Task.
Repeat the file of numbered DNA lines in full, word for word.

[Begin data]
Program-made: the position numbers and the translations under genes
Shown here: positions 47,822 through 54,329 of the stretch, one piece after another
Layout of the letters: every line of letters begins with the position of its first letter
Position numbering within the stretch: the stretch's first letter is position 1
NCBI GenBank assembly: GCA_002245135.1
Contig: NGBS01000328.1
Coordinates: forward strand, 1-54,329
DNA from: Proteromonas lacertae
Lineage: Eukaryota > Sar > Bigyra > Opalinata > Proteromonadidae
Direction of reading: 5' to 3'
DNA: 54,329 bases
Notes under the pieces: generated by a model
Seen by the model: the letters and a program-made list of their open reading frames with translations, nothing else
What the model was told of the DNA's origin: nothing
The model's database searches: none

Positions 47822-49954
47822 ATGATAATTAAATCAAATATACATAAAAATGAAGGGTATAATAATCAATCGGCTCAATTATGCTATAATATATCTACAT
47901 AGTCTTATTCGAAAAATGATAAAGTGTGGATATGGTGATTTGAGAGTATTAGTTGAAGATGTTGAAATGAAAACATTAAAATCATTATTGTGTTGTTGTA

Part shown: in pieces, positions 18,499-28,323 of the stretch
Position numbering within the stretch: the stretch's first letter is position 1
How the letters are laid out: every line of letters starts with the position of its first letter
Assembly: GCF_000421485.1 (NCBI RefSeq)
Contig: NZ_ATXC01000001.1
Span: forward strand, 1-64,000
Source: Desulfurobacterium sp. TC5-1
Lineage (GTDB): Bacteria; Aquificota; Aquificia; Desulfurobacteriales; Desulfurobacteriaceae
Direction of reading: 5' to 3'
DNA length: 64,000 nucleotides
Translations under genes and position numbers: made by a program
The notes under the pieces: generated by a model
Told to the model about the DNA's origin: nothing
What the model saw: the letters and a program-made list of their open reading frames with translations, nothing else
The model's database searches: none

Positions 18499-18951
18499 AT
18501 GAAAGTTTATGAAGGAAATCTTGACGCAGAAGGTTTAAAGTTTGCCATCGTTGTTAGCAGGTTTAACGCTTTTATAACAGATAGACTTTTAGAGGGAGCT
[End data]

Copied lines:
Program-made: the position numbers and the translations under genes
Shown here: positions 47,822 through 54,329 of the stretch, one piece after another
Layout of the letters: every line of letters begins with the position of its first letter
Position numbering within the stretch: the stretch's first letter is position 1
NCBI GenBank assembly: GCA_002245135.1
Contig: NGBS01000328.1
Coordinates: forward strand, 1-54,329
DNA from: Proteromonas lacertae
Lineage: Eukaryota > Sar > Bigyra > Opalinata > Proteromonadidae
Direction of reading: 5' to 3'
DNA: 54,329 bases
Notes under the pieces: generated by a model
Seen by the model: the letters and a program-made list of their open reading frames with translations, nothing else
What the model was told of the DNA's origin: nothing
The model's database searches: none

Positions 47822-49954
47822 ATGATAATTAAATCAAATATACATAAAAATGAAGGGTATAATAATCAATCGGCTCAATTATGCTATAATATATCTACAT
47901 AGTCTTATTCGAAAAATGATAAAGTGTGGATATGGTGATTTGAGAGTATTAGTTGAAGATGTTGAAATGAAAACATTAAAATCATTATTGTGTTGTTGTA

Part shown: in pieces, positions 18,499-28,323 of the stretch
Position numbering within the stretch: the stretch's first letter is position 1
How the letters are laid out: every line of letters starts with the position of its first letter
Assembly: GCF_000421485.1 (NCBI RefSeq)
Contig: NZ_ATXC01000001.1
Span: forward strand, 1-64,000
Source: Desulfurobacterium sp. TC5-1
Lineage (GTDB): Bacteria; Aquificota; Aquificia; Desulfurobacteriales; Desulfurobacteriaceae
Direction of reading: 5' to 3'
DNA length: 64,000 nucleotides
Translations under genes and position numbers: made by a program
The notes under the pieces: generated by a model
Told to the model about the DNA's origin: nothing
What the model saw: the letters and a program-made list of their open reading frames with translations, nothing else
The model's database searches: none

Positions 18499-18951
18499 AT
18501 GAAAGTTTATGAAGGAAATCTTGACGCAGAAGGTTTAAAGTTTGCCATCGTTGTTAGCAGGTTTAACGCTTTTATAACAGATAGACTTTTAGAGGGAGCT